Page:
Hanging on the cross Father Peter Baptist intoned the "Te Deum" in which they all joined.  They prayed together.  Brother Paul Miki seeing the crowds of people began to preach.  The general idea of his sermon was as follows: "The sentence of judgement says that these men came to Japan from the Philippines, but I did not come from any other country.  I am a true Japanese.  The only reason for my being killed is that I was teaching the doctrine of Christ.  I certainly did teach the doctrine of Christ.  I thank God that it is for this reason that I die.  I believe that I am telling the truth before I die.  I know you believe me and I want to say to you all once again: Ask Christ to help you to become happy.  I obey Christ.  After Christís example I forgive my persecutors.  I do not hate them.  I ask God to have pity on all, and I hope that my blood will fall on my fellow men as a fruitful rain."

The first to shed his blood was Philip of Jesus, a Franciscan cleric who had arrived on the San Filipe and was arrested in Kyoto.  The iron ring by which his neck had been fastened to the cross was suffocating him, so he asked that it be adjusted so he might die consciously.  The executioner answered by piercing forthwith his chest with a spear.  The last to arrive he was the first to die with the name of Jesus and Mary on his lips.
 The two boys Anthony and Louis, were placed to the right of Father Peter Baptist.  He had told them to sing from the cross the psalm "Laudate pueri Dominum."  Anthony now asked him:  "Should we start singing."  Father Peter Baptist lost in contemplation with his eyes fixed on heaven, did not hear him.  So the boys began to sing by themselves with a clear voice: "Praise the Lord ye children, praise ye the name of the Lord."  Scarcely had they finished this beautiful song of praise when their tender bodies were transfixed with a lance in each side, whilst their innocent souls ascended to the throne of God there to play for all eternity with the crowns and psalms of martyrdom, as the Church  so beautifully sings in the Office of the Holy Innocents: "Sporting with your wreaths and palms, at the very altar side."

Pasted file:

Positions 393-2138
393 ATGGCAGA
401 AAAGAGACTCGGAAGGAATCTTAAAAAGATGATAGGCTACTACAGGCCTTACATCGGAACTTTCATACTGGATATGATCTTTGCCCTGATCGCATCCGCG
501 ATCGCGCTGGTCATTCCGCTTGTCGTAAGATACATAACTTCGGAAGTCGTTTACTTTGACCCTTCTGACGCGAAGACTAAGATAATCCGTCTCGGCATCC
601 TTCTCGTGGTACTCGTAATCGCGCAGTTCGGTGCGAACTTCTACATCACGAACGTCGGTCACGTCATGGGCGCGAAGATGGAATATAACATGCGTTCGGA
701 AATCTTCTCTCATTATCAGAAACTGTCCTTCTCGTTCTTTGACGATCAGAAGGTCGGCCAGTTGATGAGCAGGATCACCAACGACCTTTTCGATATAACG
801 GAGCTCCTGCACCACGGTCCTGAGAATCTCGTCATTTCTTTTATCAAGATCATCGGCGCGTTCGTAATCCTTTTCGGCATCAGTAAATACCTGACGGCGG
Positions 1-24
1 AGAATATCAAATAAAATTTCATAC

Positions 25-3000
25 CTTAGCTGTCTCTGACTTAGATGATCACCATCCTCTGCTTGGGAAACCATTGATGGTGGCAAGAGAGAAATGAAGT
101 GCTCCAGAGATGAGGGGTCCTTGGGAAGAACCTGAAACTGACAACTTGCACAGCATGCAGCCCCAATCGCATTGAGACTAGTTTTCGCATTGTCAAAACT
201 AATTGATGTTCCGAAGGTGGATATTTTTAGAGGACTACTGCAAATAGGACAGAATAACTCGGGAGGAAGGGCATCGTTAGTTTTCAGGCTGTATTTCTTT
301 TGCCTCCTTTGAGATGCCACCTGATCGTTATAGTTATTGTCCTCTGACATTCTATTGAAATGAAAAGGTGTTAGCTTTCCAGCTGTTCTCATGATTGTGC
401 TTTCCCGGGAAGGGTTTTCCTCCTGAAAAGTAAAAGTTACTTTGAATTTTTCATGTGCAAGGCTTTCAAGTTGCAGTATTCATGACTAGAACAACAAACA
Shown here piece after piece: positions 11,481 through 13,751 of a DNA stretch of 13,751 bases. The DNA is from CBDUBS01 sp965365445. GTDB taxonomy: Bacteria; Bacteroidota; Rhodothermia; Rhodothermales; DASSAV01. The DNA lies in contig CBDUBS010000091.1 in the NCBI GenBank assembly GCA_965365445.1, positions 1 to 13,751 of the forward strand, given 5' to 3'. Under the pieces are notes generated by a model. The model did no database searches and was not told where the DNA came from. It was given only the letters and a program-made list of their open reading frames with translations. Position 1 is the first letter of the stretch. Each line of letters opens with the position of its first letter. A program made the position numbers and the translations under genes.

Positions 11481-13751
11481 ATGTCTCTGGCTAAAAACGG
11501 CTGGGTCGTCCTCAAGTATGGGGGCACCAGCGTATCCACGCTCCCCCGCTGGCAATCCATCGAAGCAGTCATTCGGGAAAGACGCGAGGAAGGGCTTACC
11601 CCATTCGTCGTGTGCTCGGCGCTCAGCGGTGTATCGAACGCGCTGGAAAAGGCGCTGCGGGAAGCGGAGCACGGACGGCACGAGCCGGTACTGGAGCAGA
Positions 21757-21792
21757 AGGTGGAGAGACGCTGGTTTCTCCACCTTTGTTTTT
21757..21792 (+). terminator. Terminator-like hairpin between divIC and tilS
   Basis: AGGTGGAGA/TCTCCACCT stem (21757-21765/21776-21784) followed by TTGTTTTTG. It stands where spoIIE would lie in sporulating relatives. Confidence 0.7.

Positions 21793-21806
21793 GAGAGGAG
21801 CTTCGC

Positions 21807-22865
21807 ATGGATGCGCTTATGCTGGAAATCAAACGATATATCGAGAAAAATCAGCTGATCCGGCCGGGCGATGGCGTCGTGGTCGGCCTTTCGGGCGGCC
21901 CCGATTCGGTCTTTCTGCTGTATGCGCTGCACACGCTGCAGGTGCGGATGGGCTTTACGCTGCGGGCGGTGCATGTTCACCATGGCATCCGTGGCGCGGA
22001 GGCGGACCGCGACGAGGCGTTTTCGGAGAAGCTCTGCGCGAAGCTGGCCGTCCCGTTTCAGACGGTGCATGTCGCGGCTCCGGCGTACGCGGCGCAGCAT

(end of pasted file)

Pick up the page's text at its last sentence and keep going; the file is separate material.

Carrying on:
St. Peter Baptist, the leader of this holy band of martyrs, was reserved till the last.  Filled with holy joy and consolation at seeing all the rest bravely shed their blood, he ceased not to encourage the assembled Christians to remain steadfast in the Faith and to exhort the pagans to be converted.  Then having pardoned the executioners he too was pierced with a lance in each side whilst a smile played on his lips.

Hideyoshi died September 16, 1598 at the age of sixty-three.  A new but short period of prosperity for the missions in Japan began under his successor, Ieyasu, who founded the Tokugawa Shogunate which was to govern the country until 1867.

Besides the Jesuits and Franciscans, Dominicans and Augustinians and also diocesan priests came to Japan.  Several hundred thousand converts were made.  Then on January 27, 1614, Ieyasu issued his edict banishing all missionaries.  This persecution continued with increasing fury during the next twenty years till all outward sign of the Christian religion had been wiped out.  Thousands of Christians gladly suffered the most cruel torments rather than deny their faith.  Of those who suffered martyrdom between the years 1616 to 1632 two hundred and five were beatified by Pope Pius IX in 1867.